"We've got to get these guys on the street," say Rehm, a retired sheriff's deputy and former academy instructor "That's where they really learn about policing."
Rep. Brian Egolf, D-Santa Fe, who serves on the House Judiciary Committee with Rehm, says he wasn't aware of the curriculum changes until SFR called him. For now, Egolf says he's okay with eliminating redundancies, but suggests the extra time be used on other topics like deescalating volatile call-outs with mentally ill suspects.
"There's been a push from the legislature in the last couple of years to get increased training specifically to deal with officer-involved shootings, namely with returning veterans who may be suffering from a mental disorder," says Egolf. "It's better for officers to know what to do just short of firing their weapon."
To shave time off the basic program, Jones and his team have cut out duplicate instruction material. In June, when he was promoted to academy director, Jones found, for example, that interrogation techniques were taught across several training blocks, including accident investigations and response to domestic violence call outs.
"Our cadets will still get 75 hours of accident investigation training. We won't just be teaching them advanced accident reconstruction techniques," says Jones, a retired Army Colonel with three decades of law enforcement experience. "Sixty percent of the program will still involve dynamic hands-on scenarios."
High-stress firearm simulations, Jones says, allow instructors to determine if cadets have incorporated their classroom knowledge into stressful day and night situations that might require them to deploy some type of use of force. It is, according to Jones, the best way for cadets to learn.
"We could teach 100,000 scenarios, and not cover all of them. I want them to be confident when they respond to threats," says Jones. "When they go back home they need to be able to defend their lives and the lives of others."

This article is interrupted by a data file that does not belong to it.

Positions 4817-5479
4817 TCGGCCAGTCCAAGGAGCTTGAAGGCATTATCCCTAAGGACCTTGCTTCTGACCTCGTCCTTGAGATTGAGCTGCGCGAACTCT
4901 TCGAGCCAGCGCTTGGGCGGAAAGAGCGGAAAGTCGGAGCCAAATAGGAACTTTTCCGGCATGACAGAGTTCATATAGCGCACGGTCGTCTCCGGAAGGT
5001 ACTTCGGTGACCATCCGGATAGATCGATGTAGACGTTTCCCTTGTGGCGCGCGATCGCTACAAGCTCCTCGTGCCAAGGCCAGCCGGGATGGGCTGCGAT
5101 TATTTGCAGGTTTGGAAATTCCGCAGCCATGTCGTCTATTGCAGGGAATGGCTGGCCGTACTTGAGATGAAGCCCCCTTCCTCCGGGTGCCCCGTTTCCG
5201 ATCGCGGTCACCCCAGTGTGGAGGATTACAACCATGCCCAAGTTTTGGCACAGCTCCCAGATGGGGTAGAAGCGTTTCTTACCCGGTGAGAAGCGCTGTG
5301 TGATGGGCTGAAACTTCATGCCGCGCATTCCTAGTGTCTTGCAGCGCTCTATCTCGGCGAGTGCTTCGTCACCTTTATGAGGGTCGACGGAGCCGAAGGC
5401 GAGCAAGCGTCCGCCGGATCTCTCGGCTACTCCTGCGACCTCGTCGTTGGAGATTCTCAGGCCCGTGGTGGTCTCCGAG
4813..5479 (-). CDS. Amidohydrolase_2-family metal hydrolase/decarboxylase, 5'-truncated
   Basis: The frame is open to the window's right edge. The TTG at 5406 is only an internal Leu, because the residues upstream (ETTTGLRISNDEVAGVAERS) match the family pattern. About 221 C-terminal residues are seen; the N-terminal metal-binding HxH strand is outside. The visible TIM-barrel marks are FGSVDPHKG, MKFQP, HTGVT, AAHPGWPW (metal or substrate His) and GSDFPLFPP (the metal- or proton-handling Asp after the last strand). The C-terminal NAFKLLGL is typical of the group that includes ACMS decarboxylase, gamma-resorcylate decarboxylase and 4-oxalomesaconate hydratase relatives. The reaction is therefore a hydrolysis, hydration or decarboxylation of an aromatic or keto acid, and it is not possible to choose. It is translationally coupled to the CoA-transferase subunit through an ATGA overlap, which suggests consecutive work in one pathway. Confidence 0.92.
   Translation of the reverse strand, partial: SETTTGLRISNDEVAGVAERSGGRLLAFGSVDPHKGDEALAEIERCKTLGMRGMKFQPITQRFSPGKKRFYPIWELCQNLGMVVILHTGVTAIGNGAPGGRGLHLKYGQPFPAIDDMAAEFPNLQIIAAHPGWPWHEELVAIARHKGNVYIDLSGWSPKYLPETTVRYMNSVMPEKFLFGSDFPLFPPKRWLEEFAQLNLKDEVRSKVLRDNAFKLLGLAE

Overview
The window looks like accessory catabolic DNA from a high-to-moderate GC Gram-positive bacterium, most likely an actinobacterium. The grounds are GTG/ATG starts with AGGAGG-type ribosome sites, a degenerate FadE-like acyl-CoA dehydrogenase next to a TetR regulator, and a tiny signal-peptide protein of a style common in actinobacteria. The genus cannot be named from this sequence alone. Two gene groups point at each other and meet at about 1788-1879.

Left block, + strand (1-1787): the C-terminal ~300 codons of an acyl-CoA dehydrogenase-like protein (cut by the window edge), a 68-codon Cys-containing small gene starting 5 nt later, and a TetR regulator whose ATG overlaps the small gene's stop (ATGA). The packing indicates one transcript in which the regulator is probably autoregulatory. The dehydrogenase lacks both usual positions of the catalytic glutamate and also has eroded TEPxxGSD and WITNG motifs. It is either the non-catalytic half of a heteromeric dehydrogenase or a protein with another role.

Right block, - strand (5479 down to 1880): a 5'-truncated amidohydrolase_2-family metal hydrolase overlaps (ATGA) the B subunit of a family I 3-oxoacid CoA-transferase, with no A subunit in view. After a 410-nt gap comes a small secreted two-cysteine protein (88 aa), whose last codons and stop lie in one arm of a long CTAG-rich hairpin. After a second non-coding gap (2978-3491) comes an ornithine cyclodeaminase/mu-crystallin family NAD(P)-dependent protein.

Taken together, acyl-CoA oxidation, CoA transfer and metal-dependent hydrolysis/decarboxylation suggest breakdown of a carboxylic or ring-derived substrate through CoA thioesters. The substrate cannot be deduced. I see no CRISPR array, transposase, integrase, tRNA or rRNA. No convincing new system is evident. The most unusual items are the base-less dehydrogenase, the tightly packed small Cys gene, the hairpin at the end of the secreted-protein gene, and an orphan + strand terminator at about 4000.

Jones wants applicants to be stronger coming into the academy, so they won't have to spend valuable time in strength conditioning. The cadets, he says, will still need to pull a 190-pound dummy, push a police vehicle, and scale a 6-foot wall wearing a 20-pound training belt by the end of the program. Still, after the first physical fitness test using the new standards only four women qualified for the 187th cadet class.
At the end of the day, retired Albuquerque Deputy Police Chief Michael Castro, who says that he never had to fire his weapon at an offender during his 26-year career, tells SFR he isn't worried about the shorter program jeopardizing public safety.
"When I went through my academy it was only 16 weeks, and I turned out fine," says Castro.
For career law enforcement officers, the training never stops. Like barbers, who have to earn continuing education credits, certified peace officers in New Mexico are required to complete at least 40 hours of additional training every two years. And the freshly trained rookies aren't off the hook either. Before they even pop a button on their new uniforms they'll need another 20 hours in state-mandated courses like safe vehicle pursuits.